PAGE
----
Gair, Gair, Conason, Rubinowitz, Bloom, Hershenhorn, Steigman & Mackauf is a New York Plaintiff's personal injury law firm specializing in automobile accidents, construction accidents, medical malpractice, products liability, police misconduct and all types of New York personal injury litigation.

Articles Tagged with construction injury

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diseases associated to nanoparticle exposureConstruction workers who are using spray or who are power sanding wood sealant are inhaling zinc nano particles that may have negative consequences on their health. To avoid long-term injuries and illnesses a recent study found that the use of a local exhaust ventilation reduces exposure to nano particles by 92%.  A local exhaust ventilation also reduces the exposure to dust by 80%.

The study was recently published in the Journal of Occupational and Environmental Hygiene.  The authors of the study wanted to understand if zinc oxide nano particles contained in a wood sealant were detrimental to construction workers health while spraying the sealant or when sanding it.  They conducted various tests during which a worker executed the tasks of spraying the sealant and sanding it in an environmentally controlled chamber. Various filters were installed to collect particles. Researchers also used instruments allowing them to count  real-time particle levels. They found that globally the level of nano particles was high for both activities and that a local exhaust ventilation was effective in reducing nano particles by 92%.

Researchers also wanted to know if many unbound nano particles of zinc oxide  were released during the same operation. They used electron microscopy to analyze the collected samples. They found that most nano-sized ZnO particles were contained within or on the surface of larger airborne particles. More studies are necessary to understand which level of nanoscale ZnO is detrimental to construction workers health.

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timber formwork The traditional way of building slab form work entails many risks of accidents and injuries to construction workers. The formwork is built on site, usually out of timber and plywood and concrete is poured into it. Several risks of accidents and injuries are associated with this operation such as:

  1. Serious injury or even death caused by a fall off the unprotected sides of the work zone’s leading edge.
  2. Serious injury caused by falling objects such as tools or material to workers  active below the area of the traditional formwork construction
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Coupe_de_poumon_atteint_de_silicoseMany construction workers who have been over exposed to silica dust developed lung cancer, silicosis as well as pulmonary and kidney disease. The danger of exposure to silica dust was first highlighted by the US government in 1930 but the first rule related to silica exposure time was released in 1971 when OSHA was created. The 1971 rule is outdated and recent waves of illnesses and deaths among construction workers have led to the creations of new OSHA standards. A final rule was issued by OSHA two months ago on March 25. The rule contains two standards: one for the construction industry and one for the maritime and general industry. OSHA estimates that every year the new standards will save 600 lives and prevent 900 workers from getting silicosis. The standards will take effect on June 23, 2016. From that date, the construction industry will have one year to comply with OSHA requirements.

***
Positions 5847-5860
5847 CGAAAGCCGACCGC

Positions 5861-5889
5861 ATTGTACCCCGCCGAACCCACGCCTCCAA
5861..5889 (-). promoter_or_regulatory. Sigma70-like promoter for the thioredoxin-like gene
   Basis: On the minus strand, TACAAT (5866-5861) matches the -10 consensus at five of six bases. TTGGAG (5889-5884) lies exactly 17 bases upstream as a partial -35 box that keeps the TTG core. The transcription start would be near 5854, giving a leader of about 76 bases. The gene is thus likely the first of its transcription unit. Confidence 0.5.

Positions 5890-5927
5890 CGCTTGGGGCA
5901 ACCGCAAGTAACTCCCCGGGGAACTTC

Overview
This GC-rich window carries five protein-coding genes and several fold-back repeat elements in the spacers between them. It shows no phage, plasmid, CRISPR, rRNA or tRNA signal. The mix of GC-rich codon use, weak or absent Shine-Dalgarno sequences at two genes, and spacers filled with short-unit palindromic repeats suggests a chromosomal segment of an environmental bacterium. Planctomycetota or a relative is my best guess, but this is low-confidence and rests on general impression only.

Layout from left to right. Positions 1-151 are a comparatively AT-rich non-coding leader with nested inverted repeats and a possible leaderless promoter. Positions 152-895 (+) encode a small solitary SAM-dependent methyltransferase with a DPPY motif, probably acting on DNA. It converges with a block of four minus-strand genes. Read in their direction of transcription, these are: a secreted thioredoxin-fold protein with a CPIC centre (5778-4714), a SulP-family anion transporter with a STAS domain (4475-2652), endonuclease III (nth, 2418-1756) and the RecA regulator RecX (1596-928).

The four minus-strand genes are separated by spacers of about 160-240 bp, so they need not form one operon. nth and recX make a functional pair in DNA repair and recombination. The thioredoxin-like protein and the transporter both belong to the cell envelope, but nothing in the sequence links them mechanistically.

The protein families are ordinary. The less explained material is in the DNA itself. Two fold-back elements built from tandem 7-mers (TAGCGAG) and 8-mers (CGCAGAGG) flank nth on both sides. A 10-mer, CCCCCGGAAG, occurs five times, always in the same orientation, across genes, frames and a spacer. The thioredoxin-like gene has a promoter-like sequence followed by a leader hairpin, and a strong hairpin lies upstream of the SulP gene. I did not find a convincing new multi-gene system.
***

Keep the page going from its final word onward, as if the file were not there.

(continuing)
To help contractors and construction workers understand and comply with the new standard, the Center for Construction Research and Training (CPWR) just hosted a webinar on  “Understanding & Implementing the New Construction Silica Standard”.  In this webinar,OSHA’s Director of Standards & Guidance,  David O’connor, presented the key provisions in the new standard. A free planning tool was also presented to participants. CPWR Deputy Director, Chris Trahan and CPWR r2p Director, Eileen Betit explained to participants how to make the best use of this planning tool. A recording of the webinar can be found here.

Additionally, at the request of many who could not attend the first webinar, another live webinar session will take place on Thursday June 16th at 2;00 pm Eastern Time. The same speakers, David O’Connor, OSHA’s Director of Standards & Guidance , Chris Trahan, CPWR Deputy Director and Eileen Betit, CPWR r2p Director will discuss the new standard for the construction industry and best way to implement it. The webinar is free and aimed at contractors in the construction industry but anyone interested can attend. If you wish to participate you can register here.

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A woman is loaded into an air ambulance that landed on Ski Hill Rd. after a head-on crash near Lifford Rd. on Thursday, Jan. 6, 2011. She was flown to Toronto's Sunnybrook hospital with serious, life-threatening injuries. Another woman was also airlifted to the same hospital with serious injuries. JASON BAIN/THE LINDSAY POST/QMI AGENCY